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Michigan man says son, 6, ordered $1K in food from Grubhub


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CHESTERFIELD TOWNSHIP, Mich. (AP) — A Michigan man says he was left with a $1,000 bill after his 6-year-old son ordered a virtual smorgasbord of food from several restaurants last weekend, leading to a string of unexpected deliveries — and maybe a starring role in an ad campaign.

Keith Stonehouse said the food piled up quickly at his Detroit-area home Saturday night after he let his son, Mason, use his cellphone to play a game before bed. He said the youngster instead used his father’s Grubhub account to order food from one restaurant after another.

The boy’s mother, Kristin Stonehouse, told The Associated Press on Thursday that Grubhub has reached out to the family and offered them a $1,000 gift card. The company also is considering using the family in an online promotional campaign, she said. Grubhub officials did not immediately respond to a message from the AP seeking comment.

Keith Stonehouse said he was alone with his son while his wife was at the movies when Mason ordered jumbo shrimp, salads, shawarma and chicken pita sandwiches, chili cheese fries and other foods that one Grubhub driver after another delivered to their Chesterfield Township home.

“This was like something out of a ‘Saturday Night Live’ skit,” Keith Stonehouse told

He added: “I don’t really find it funny yet, but I can laugh with people a little bit. It’s a lot of money and it kind of came out of nowhere.”

Keith Stonehouse said his son ordered food from so many different places that Chase Bank sent him a fraud alert declining a $439 order from Happy’s Pizza. But Mason’s $183 order of jumbo shrimp from the same restaurant went through and arrived at the family’s house.

Stonehouse said it took the arrival of a few orders of food for him to realize what was going on. By that time, there was nothing he could do to stop the orders from coming.

Kristin Stonehouse told the AP that Mason is extremely intelligent and has been reading since he was 2 1/2 years old.

“He’s very smart,” she said. “He’s not your average 6-year-old.”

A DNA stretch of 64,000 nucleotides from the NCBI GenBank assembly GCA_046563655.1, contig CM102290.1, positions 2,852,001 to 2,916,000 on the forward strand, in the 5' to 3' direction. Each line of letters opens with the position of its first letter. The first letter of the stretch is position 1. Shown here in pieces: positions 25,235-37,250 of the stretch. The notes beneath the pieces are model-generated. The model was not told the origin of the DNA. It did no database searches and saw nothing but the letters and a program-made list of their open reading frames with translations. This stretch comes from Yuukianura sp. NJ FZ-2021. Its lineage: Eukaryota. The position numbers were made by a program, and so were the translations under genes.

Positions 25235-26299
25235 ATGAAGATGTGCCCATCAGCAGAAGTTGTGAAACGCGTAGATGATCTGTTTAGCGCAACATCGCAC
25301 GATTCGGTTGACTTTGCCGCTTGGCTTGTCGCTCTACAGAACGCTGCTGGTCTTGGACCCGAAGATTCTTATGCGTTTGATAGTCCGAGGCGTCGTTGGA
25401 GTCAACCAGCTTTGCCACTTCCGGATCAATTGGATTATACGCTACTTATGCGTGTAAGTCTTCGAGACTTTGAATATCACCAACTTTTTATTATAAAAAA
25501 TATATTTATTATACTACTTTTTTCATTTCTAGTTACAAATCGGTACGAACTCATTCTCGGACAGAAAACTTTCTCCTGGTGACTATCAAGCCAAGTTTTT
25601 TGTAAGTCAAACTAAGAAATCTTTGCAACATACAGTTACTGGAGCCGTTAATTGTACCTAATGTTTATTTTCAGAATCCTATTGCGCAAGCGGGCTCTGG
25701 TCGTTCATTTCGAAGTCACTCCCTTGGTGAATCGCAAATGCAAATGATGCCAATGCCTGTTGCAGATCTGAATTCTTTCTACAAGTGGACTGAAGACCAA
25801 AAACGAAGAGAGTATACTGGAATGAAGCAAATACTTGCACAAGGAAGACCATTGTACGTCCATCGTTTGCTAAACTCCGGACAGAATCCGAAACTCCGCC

She said her husband had just used the Grubhub app on his phone to order dinner before she left and probably just left the app open. She said her son took the phone, hid in the basement and proceeded to order his feast.

She said she and her husband had a talk with Mason on Sunday morning and told him what he did was akin to stealing.

“I don’t think he grasped that concept at first,” she said.

To drive the point home, she and her husband opened up Mason’s piggy bank and pocketed the $115 he had gotten for his birthday in November, telling him the money would go to replenish their accounts. That didn’t seem to faze the boy.

“Then he found a penny on the floor and said he could start all over again,” she said.

Keith Stonehouse said most of the food went into the family’s refrigerators. He said he also invited some neighbors over to eat some of it.

He said he’s heard of things like this happening to other parents, but not at the level he experienced last weekend. He recommends making sure important apps are not readily available for children to click on when they’re using a parent’s phone. He said he’s changing his password.

“I knew this could happen, but you just don’t think your kid is going to do something like this. He’s definitely smart enough, I just didn’t expect it,” Keith Stonehouse said.

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Paul McCartney’s rediscovered photos show Beatlemania from the inside

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Visitors look at pictures during a preview of Paul McCartney Photographs 1963-64: Eyes of the Storm exhibition at the National Portrait Gallery in London, Britain, Tuesday, June 27, 2023. The exhibition consists of unseen photographs taken by Paul McCartney from the Beatles at the height of Beatlemania. The gallery will open it’s doors from June 28, 2023 until October 1, 2023. (AP Photo/Frank Augstein)

By Jill Lawless in London

LONDON (AP) — Is there really a new way to look at The Beatles, one of the most filmed and photographed bands in history?

Yes, says Britain’s National Portrait Gallery, which is providing a fresh perspective with an exhibition of band’s-eye-view images that Paul McCartney captured as the group shot to global fame.

Gallery director Nicholas Cullinan said the exhibit, subtitled “Eyes of the Storm,” is a chance “to see, for the very first time, Beatlemania from the inside out.”

The seed for the exhibit was sown in 2020, that year of lockdown projects, when McCartney dug out 1,000 forgotten photos he’d taken in 1963 and 1964, as the Fab Four went from emerging British celebrities to world megastars. He and his team asked if the National Portrait Gallery was interested in displaying them.